Author Topic: Highest point in birmingham  (Read 19314 times)

planetmalc

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Re: Highest point in birmingham
« Reply #33 on: September 04, 2014, 05:22:33 PM »
But my next question is. Im looking for a urban view as i am planning on doing a panorama if possible on bonfire night of consumer fireworks if there is any. So what would be a best view on houses much more than just a city?

i would also like to say i live near the ice rink near coventry road. anywhere close would be beneficial.
 
Get onto Coventry Road and head up to the Swan island at Yardley; turn right at the island and head down Church Road.   On the left is Oaklands Rec and there's a view of Yardley, Hay Mills, Small Heath, Bordesley and the city centre from there.
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trapio

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Re: Highest point in birmingham
« Reply #34 on: September 05, 2014, 02:26:08 AM »
 
Get onto Coventry Road and head up to the Swan island at Yardley; turn right at the island and head down Church Road.   On the left is Oaklands Rec and there's a view of Yardley, Hay Mills, Small Heath, Bordesley and the city centre from there.

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Paul2014

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Re: Highest point in birmingham
« Reply #35 on: September 09, 2014, 07:46:18 PM »
The highest spot in the WM is actually Turner's Hill. (it has a radio mast and is visible from junction 2-3 of the M5.) Unfortunately, there is no public access to the very top.
 
  There are many good places to get views over Birmingham. There's the new library, Barr Beacon, the Lickeys to name a few.
  Even at Hednesford Hills you can see the skyline of Birmingham in the distance!

planetmalc

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Re: Highest point in birmingham
« Reply #36 on: September 10, 2014, 03:38:23 PM »
The highest spot in the WM is actually Turner's Hill. (it has a radio mast and is visible from junction 2-3 of the M5.) Unfortunately, there is no public access to the very top.
 
Bury Hill Park   -   which is very close to Turner's Hill   -   is open to all and has splendid views of Birmingham in its entirety.     The #120 bus drops you at its foot.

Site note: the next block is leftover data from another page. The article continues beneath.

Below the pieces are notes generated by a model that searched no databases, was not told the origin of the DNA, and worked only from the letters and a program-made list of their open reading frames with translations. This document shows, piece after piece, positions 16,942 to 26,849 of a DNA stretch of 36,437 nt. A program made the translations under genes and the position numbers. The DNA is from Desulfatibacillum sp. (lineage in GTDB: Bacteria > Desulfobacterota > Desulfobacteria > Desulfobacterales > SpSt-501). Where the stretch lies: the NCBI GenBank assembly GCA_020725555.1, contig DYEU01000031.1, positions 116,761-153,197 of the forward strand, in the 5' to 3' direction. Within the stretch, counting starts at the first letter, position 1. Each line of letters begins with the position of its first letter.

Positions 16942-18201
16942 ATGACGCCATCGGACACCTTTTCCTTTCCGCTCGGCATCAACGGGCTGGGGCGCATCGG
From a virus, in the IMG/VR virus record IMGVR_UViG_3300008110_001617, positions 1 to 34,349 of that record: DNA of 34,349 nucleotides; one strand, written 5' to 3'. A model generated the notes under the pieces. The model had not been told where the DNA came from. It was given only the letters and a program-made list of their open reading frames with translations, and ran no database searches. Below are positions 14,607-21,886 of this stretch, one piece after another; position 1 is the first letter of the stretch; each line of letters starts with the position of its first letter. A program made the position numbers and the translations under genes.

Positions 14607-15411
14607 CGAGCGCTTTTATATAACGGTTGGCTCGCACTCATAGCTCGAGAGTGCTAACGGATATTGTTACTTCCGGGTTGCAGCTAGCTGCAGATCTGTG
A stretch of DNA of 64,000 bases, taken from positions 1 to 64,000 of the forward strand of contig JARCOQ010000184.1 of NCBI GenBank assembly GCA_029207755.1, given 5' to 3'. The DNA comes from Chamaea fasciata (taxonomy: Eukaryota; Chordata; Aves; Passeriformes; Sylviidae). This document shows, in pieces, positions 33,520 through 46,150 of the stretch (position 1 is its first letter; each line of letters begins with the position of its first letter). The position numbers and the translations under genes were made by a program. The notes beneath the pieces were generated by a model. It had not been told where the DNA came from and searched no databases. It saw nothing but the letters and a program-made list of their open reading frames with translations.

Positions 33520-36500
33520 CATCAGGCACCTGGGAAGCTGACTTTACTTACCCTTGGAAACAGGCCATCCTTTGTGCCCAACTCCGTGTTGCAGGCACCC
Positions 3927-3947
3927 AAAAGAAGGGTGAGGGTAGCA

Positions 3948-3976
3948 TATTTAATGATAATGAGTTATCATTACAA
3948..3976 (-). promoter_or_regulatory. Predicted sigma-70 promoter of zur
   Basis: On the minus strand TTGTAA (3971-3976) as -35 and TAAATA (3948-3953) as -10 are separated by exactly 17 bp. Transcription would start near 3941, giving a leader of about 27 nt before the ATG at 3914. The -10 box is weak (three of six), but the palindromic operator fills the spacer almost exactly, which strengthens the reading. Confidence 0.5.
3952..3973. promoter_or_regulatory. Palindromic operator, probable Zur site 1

Quote
There are many good places to get views over Birmingham. There's the new library, Barr Beacon, the Lickeys to name a few.
 
Another place that USED to be a good viewpoint, offering a rare 360 degree panorama, is [censored] Hill in Rubery, but I went there yesterday for the first time in about 20 years and was disappointed to find that the the trees on the north side of the hill have been allowed to grow so high that they now obscure nearly all of the view of the majority of Birmingham.    I wouldn't go so far as to say it's not worth a visit if you're in the area, but most of its near-unique appeal has now disappeared. :'(
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planetmalc

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Re: Highest point in birmingham
« Reply #37 on: September 19, 2014, 04:58:07 PM »
I've thought of another two high spots, not far from where you live, Relisys.       
 
Head up Coventry Road to Wagon Lane, Sheldon.      Go about a quarter-of-a-mile down it and you'll come to some grassland on the right.       Make your way down to the far end of this and you'll see that the land on the right-hand side rises sharply; there might be a decent view of Sheldon, Yardley and Acocks Green from the top.
 
In Small Heath, near to the Blues' ground, there's Kingston Road and it has some high parkland on its north side, overlooking Small Heath, Bordesley, Duddeston and the City Centre.       The Council have built a cute henge on the top of the mound and it might be possible to stand your camera on top of this, obviating the need to lug a tripod up there.
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happytalkdreamworker